The original spousal support award was based on the children of the marriage staying with the father in Victoria. When the children were allowed to relocate with the mother to Toronto, the foundation of the previous spousal support order no longer existed. On the support application, the chambers judge erred by not determining spousal support award de novo using all the available evidence, including the marked changes in the parties’ financial situations.
The husband appealed a spousal support award. He submitted that the chambers judge erred by not determining the spousal support award de novo. After the end of the marriage, the parties were able to resolve, by way of mediation, issues of property and debt division as well as child and spousal support from the date of separation up to and including June 30, 2018. The arbitrator made a decision on where the children were to reside, as well as child and spousal support. The wife wanted to relocate to Toronto with the parties’ twin girls.
The arbitrator found that the best interests of the children would be for them to remain together in Victoria with the Husband. Based on that finding, the arbitrator then made child and spousal support awards. The arbitrator set spousal support in an amount higher than recommended in the Spousal Support Advisory Guidelines [SSAG] due to the mother’s increased access costs.
The mother appealed the relocation decision. The chambers judge, in reasons indexed at 2019 BCSC 1323, allowed the appeal and found that it was in the twins’ best interest that they be allowed to relocate to Toronto to live with the Wife. The parties were unable to come to an agreement. The wife then filed an application (the “Support Application”) seeking child support and a continuation of the arbitrator’s spousal support award. The chambers judge, in reasons are indexed at 2021 BCSC 1011, reduced the spousal support award by $833, which represented the reduction in the wife’s travel costs since the twins lived with her in Toronto.
The husband appealed the spousal support award. [x] J.A. held that the chambers judge erred in using the arbitrator’s award as a astarting point to determine spousal support. When the twins were allowed to relocate with the mother, the foundation for the original spousal support order was swept away. The judge’s task was not to adjust the arbitrator’s award, but rather to undertake and determine spousal support de novo (para 73).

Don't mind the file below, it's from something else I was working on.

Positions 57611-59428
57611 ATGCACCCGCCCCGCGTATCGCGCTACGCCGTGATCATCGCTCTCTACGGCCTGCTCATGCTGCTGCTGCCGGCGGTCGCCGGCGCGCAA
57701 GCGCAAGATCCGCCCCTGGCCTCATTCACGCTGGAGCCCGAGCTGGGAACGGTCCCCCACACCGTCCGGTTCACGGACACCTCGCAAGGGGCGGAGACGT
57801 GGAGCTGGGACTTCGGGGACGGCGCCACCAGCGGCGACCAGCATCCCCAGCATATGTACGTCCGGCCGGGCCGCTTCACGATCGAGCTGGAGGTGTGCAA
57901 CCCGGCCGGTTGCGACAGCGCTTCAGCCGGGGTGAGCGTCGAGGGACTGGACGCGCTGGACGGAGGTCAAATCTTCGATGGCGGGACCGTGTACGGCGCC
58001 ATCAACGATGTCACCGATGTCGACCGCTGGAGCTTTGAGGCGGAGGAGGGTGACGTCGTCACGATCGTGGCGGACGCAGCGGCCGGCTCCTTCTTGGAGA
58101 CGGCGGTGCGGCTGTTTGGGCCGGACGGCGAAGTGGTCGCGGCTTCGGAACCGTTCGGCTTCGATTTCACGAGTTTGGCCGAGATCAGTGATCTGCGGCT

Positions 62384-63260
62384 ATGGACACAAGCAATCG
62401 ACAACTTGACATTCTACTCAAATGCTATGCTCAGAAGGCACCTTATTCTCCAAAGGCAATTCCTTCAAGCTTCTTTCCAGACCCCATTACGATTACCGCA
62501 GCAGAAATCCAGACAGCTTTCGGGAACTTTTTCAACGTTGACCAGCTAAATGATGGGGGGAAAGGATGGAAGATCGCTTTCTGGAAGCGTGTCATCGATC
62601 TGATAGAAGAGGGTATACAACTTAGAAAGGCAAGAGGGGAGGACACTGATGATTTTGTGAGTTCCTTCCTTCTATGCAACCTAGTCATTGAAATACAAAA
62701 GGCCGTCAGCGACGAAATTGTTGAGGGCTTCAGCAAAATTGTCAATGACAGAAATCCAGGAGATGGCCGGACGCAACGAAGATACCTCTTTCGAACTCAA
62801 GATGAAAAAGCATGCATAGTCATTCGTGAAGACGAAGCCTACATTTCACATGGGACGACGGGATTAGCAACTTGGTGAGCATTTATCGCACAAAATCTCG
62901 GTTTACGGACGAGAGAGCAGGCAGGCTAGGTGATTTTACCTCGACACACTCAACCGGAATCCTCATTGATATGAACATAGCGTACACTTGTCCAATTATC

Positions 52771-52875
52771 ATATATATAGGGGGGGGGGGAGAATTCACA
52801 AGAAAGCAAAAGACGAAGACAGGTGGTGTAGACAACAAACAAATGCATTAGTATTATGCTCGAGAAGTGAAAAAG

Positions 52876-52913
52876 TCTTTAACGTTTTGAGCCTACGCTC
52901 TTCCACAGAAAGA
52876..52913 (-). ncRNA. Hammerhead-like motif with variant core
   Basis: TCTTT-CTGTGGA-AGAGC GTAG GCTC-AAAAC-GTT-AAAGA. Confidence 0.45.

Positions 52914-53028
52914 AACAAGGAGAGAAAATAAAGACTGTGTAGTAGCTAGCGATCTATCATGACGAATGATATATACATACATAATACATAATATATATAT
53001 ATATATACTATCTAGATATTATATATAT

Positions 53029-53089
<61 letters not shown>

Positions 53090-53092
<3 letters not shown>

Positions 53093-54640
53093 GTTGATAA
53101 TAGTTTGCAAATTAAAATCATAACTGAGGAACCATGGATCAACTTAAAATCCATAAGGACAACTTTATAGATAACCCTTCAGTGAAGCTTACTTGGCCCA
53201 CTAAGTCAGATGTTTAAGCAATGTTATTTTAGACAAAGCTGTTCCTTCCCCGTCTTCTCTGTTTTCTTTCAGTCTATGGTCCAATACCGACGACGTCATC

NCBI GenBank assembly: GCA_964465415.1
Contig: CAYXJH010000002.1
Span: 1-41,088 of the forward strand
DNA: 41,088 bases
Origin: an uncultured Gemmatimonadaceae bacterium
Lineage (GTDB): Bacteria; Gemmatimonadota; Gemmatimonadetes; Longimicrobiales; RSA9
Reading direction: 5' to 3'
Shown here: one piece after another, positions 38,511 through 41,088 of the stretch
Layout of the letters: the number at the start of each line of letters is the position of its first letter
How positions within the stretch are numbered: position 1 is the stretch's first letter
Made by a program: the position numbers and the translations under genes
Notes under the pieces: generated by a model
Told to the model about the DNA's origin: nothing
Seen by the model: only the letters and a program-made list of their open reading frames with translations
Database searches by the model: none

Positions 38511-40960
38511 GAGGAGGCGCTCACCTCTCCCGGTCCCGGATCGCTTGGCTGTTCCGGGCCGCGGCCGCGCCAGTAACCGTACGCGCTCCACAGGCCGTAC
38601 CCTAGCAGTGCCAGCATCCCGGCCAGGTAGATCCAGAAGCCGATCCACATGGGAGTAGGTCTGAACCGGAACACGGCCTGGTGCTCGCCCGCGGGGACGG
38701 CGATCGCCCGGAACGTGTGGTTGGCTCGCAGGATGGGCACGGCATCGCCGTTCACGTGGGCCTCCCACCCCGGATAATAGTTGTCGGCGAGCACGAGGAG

When making a de novo spousal support award, the court should use the best evidence upon which to base an award for spousal support. Not to consider the whole of the evidence would lead to an award that was not grounded in the reality of parties’ circumstances (para 85).
In this case, the Court of Appeal undertook a two-stage process. In the first stage, the Court had to step into the shoes of the arbitrator and determine the spousal support that would have been ordered if the arbitrator had allowed the twins to relocate to Toronto. At the second stage, the Court reviewed that order as of the date of the Support Application and determine whether it must be reconsidered in light of the parties changed circumstances (para 87).
If the arbitrator had allowed the relocation of the twins to Toronto was mid- range monthly spousal support of $2,050 ending December 31, 2023. In addition, the Husband would have been called on to pay net child support of $2,251. These payments would have led to an almost even split in the parties’ net disposable income notwithstanding the Husband earned more than four times what the Wife earned (para 94)
In the period since, the wife has had considerable financial success while the husband’s income was reduced. The parties’ incomes are nearly identical, so the wife now enjoyed a significant greater share of the parties’ net disposible income. There is no basis to make a continuing award of spousal support. Spousal support was terminated on April 1, 2021 (para 96).